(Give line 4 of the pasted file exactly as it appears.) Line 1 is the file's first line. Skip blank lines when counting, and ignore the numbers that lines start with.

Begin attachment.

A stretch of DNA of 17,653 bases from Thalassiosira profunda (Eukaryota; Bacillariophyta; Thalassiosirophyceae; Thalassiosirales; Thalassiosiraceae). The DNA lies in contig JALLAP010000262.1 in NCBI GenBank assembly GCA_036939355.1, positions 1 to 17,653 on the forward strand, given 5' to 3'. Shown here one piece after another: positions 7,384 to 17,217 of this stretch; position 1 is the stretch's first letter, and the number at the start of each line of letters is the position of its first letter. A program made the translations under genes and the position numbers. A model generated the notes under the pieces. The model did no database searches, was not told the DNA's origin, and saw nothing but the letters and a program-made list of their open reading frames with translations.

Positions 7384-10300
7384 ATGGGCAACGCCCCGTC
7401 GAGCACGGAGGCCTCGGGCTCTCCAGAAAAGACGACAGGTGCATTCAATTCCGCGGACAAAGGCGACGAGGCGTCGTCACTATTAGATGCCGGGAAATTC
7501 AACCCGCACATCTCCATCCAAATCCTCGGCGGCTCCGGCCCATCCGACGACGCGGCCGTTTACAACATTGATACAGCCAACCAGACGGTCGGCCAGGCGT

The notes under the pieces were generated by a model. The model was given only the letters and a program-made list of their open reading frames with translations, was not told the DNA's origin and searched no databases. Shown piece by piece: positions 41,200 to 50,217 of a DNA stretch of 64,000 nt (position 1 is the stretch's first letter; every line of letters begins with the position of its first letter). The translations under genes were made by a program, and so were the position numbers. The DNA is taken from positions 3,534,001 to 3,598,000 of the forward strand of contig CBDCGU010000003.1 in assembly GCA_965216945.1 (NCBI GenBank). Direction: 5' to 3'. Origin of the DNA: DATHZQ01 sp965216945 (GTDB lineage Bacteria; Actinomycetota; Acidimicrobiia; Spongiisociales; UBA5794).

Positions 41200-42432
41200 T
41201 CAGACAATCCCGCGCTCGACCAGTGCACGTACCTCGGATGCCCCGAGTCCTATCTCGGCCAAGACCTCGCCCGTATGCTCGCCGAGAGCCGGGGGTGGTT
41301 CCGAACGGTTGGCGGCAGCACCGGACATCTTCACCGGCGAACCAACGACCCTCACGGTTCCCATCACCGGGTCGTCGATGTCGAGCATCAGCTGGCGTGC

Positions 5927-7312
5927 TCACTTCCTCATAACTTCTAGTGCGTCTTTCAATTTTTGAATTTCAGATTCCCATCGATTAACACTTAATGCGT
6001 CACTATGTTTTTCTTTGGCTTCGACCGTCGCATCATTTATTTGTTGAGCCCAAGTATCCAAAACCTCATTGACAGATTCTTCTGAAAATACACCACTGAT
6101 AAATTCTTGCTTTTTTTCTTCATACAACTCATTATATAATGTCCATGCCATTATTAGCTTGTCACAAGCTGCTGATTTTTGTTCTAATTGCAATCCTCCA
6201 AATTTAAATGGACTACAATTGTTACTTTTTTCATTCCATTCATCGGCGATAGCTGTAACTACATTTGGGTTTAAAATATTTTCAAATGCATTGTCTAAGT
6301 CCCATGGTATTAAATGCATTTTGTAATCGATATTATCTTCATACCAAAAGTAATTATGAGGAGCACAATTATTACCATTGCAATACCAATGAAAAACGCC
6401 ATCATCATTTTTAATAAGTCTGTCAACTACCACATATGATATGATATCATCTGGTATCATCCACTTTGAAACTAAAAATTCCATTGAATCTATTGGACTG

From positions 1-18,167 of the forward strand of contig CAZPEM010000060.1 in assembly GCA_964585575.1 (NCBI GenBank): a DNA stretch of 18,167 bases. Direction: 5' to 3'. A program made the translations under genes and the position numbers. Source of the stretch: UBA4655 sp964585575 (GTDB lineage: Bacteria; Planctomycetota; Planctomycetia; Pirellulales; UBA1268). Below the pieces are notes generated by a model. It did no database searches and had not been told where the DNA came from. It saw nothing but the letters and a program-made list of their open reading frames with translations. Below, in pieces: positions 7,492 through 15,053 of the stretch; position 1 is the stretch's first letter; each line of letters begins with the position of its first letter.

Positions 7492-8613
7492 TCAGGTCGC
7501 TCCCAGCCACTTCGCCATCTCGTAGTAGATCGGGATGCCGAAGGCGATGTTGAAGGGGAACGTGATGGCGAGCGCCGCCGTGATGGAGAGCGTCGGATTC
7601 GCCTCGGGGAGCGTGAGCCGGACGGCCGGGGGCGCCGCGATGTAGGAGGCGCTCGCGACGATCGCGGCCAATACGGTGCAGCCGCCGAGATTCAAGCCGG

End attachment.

7401 GAGCACGGAGGCCTCGGGCTCTCCAGAAAAGACGACAGGTGCATTCAATTCCGCGGACAAAGGCGACGAGGCGTCGTCACTATTAGATGCCGGGAAATTC